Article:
• By way of background, in November 2020, a class action lawsuit was filed asserting various causes of action against Mowi USA, LLC and Mowi Ducktrap, LLC (collectively “Mowi”) arising out of their alleged misrepresentations in marketing smoked salmon products sold under the brand name Ducktrap River of Maine. Specifically, the lawsuit alleged that the salmon products, while represented as sustainable, natural, and sourced from Maine, were in fact the products of unsustainable and environmentally unfriendly industrial farming, not natural because the farmed salmon were treated with antibiotics and pesticides, and sourced from international waters rather than off the coast of Maine.
  • On March 16, 2021, Plaintiffs requested that the Court approve a proposed settlement between the parties. By the terms of the proposed settlement, a fund of $1.3 million would be established to reimburse consumers who had purchased the salmon products between March 1, 2017 and the [yet undetermined] date of entry of the preliminary settlement approval. The class representative plaintiffs would be paid a total of $9000 from this fund and claimants would be reimbursed $2.50 per product purchased, with a $25 limit on reimbursement without proof of purchase. In addition, under the proposed terms, Mowi would pay $360,000 in attorney fees and would be prohibited from using the phrases “sustainably sourced,” “all natural,” and “Naturally Smoked Salmon FROM MAINE” on any Ducktrap product for two years from the date of entry of the judgment.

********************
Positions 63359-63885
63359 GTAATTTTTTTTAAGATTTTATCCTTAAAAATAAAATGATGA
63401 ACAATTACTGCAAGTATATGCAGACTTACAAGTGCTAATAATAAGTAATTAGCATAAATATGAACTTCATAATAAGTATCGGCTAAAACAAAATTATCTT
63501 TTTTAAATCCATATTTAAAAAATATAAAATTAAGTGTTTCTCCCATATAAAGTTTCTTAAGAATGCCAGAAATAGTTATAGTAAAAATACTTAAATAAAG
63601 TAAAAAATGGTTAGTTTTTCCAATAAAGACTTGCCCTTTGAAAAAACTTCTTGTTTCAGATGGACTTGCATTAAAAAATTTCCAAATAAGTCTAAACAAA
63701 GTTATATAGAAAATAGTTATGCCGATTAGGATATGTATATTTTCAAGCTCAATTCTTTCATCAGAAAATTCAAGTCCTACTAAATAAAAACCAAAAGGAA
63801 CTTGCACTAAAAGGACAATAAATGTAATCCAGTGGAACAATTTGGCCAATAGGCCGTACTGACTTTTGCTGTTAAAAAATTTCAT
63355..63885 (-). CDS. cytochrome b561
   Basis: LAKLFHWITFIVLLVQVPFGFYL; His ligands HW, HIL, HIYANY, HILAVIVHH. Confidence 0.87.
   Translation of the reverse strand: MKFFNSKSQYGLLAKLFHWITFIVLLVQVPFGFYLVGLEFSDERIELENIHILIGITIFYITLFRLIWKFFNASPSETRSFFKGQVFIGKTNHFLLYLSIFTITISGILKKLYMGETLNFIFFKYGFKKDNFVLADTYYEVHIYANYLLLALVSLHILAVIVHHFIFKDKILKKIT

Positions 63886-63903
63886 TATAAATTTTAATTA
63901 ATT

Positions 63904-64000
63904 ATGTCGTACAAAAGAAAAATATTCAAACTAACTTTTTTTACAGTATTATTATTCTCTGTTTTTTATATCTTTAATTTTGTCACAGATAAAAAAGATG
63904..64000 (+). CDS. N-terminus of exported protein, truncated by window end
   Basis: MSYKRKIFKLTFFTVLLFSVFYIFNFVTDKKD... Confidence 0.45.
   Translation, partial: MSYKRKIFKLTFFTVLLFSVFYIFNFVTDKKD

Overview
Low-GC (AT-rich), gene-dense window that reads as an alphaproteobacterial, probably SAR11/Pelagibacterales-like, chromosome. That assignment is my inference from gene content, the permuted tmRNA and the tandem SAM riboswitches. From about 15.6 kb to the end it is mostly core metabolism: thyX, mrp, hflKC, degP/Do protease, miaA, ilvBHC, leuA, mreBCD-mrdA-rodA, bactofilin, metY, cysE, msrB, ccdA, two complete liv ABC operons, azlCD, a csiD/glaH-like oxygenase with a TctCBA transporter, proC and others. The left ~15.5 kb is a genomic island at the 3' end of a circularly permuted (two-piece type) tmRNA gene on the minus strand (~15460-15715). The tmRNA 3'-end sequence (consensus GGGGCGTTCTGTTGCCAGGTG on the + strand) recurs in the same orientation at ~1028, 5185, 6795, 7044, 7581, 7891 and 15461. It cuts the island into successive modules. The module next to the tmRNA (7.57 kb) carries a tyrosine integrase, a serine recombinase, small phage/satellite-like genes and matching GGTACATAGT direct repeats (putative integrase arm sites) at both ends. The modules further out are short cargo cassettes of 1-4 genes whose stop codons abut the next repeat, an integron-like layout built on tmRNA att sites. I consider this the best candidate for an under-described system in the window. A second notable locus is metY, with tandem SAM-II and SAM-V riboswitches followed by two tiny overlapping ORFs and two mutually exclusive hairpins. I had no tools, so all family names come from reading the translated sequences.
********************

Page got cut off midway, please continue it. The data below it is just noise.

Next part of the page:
• Plaintiffs argued that the court should approve the settlement, in part because the compensation of $2.50 per claim represents a significant increase over the estimated $1.06 premium that the various representations at issue allowed the products to be sold for. Plaintiffs’ motion has been opposed by two intervenors in the litigation who allege that the proposed settlement is driven by attorneys’ fees and does not sufficiently advance the class interests.
  • This case serves as a reminder to substantiate all labeling claims and to tread cautiously when making natural claims, which the FDA has still not yet defined. Keller and Heckman will continue to monitor this case as well as other food consumer class action lawsuits.